The South Korean app publisher Kakao, best known for its lucrative instant messenger Kakao Talk, has accused Google of preventing the emergence of new game publishers on the internet. The company's first published mobile game, ONE for Kakao developed by Core Creative is apparently having trouble with staying relevant and growing its user base, and Kakao is convinced that this is due to the fact that Google is tampering with its online search service in order to stop Kakao and similar companies from launching alternatives to the Play Store.
Despite the fact that ONE for Kakao had an advanced reservation period during which the game has amassed 1.1 million users who expressed interest in playing it, the game hasn't yet joined the top 30 in the Google Play game app sales chart after almost two weeks on the market. The South Korean app publisher is certain that this is because it has originally only released its game on the Kakao Game Shop after which Google has made active efforts to prevent it from being searched so that it can stop the emergence of new game publishers. Certain industry experts tend to agree with Kakao and have explained the poor performance of ONE for Kakao as a direct result of Google's "tyranny" and the way the Mountain View-based tech giant is dominating other game distribution platforms in the country. More specifically, as the analyst firm App Annie points out, ONE for Kakao was only ranked as a 38th game in its respective Play Store category last Sunday, and Kakao is claiming that this is because its first mobile game wasn't searched well enough on Google's mobile app store between June 3rd and 7th. The company even inquired about the suspicious search statistics at Google but says it hasn't received a satisfactory answer that would put its concerns to rest.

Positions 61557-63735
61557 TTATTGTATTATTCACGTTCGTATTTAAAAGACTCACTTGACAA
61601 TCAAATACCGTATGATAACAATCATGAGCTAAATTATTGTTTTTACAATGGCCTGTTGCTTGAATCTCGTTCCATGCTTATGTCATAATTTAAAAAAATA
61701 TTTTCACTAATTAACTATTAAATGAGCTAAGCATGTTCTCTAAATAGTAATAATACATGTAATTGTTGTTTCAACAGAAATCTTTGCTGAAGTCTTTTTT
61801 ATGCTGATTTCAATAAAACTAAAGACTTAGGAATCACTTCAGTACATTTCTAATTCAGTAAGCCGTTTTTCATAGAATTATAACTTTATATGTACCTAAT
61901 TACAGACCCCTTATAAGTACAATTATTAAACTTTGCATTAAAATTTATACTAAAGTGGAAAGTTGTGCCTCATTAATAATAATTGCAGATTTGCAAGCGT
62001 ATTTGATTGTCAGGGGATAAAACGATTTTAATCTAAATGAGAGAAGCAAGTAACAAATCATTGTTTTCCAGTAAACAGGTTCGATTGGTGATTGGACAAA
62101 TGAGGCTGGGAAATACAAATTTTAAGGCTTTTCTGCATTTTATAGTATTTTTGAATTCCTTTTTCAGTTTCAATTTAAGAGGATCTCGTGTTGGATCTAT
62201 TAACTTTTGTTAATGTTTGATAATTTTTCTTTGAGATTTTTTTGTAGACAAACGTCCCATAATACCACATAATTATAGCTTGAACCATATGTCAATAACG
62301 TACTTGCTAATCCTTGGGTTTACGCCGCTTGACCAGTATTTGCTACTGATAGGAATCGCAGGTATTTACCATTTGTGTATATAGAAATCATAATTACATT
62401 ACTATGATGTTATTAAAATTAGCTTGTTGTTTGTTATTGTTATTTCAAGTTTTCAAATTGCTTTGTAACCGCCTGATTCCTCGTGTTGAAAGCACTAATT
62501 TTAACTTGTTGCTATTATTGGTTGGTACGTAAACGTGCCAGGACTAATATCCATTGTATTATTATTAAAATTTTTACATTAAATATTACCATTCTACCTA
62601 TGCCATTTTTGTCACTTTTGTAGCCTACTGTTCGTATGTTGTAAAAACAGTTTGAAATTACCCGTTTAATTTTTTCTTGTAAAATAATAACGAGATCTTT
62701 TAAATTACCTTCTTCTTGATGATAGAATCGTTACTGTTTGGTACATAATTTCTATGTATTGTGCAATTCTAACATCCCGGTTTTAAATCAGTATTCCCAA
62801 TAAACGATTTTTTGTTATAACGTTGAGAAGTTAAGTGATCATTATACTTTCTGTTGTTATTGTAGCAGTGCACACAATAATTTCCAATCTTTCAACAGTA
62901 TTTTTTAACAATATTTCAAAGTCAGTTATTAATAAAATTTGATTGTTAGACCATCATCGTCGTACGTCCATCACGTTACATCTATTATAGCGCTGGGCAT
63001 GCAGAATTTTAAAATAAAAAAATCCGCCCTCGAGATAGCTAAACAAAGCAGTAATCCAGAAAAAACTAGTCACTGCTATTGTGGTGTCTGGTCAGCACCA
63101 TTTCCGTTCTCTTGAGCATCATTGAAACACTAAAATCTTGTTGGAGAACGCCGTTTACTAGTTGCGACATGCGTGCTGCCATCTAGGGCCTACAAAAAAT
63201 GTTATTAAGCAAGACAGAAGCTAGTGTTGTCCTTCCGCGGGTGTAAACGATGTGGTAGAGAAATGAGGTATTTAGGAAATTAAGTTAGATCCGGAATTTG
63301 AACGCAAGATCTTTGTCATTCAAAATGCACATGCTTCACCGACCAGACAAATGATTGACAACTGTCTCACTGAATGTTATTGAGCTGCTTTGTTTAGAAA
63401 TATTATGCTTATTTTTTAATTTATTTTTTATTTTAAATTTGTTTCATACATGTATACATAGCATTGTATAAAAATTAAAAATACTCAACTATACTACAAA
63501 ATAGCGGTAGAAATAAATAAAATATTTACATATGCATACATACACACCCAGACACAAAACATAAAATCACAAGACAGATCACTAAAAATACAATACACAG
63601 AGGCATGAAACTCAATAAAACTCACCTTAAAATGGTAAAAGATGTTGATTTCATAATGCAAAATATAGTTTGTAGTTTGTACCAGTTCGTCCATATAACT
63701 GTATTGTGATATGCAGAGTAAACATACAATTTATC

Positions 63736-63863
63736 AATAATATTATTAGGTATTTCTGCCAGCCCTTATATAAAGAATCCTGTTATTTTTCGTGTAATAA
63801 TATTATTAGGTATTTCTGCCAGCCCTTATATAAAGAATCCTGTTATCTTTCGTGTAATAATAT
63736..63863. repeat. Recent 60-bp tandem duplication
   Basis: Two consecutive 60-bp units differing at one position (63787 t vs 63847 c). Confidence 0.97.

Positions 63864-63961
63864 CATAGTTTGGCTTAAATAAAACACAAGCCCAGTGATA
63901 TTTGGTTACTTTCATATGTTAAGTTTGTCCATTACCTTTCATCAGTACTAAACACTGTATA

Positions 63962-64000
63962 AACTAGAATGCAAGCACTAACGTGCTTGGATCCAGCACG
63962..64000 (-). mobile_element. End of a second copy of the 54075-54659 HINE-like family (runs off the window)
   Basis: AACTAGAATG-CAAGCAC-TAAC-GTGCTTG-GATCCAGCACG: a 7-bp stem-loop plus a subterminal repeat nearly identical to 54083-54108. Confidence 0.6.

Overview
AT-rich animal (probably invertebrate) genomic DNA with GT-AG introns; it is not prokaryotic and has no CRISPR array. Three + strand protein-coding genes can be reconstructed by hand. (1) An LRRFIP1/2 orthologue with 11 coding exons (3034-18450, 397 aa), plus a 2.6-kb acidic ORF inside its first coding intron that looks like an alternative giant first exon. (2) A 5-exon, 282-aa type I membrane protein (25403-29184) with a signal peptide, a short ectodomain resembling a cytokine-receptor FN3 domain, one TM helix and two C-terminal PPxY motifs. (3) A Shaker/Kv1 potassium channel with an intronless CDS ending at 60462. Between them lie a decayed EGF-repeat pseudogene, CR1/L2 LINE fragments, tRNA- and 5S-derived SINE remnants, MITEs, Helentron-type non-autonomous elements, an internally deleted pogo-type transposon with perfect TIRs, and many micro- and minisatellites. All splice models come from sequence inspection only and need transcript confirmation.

Furthermore, the mobile publisher has also revealed that Google has suddenly stopped its paid keyword search ad for ONE for Kakao during the aforementioned period. Sources report the reason for that interruption was the fact that Kakao was breaking Google's ad guidelines regarding not allowing successive special characters in its keyword ads, but the company is still convinced that this was just Google's way of getting back at them for not initially choosing the Play Store to launch their first mobile game.
Despite Play Store's worldwide dominance, Google's app distribution platform isn't nearly as prevalent in South Korea as it is in the West. Last year, the Play Store accounted for "only" 51.4% of the app market in the Far Eastern country. As for Kakao's accusations of sabotage, Google has yet to publicly respond to them, provided it even plans to do so.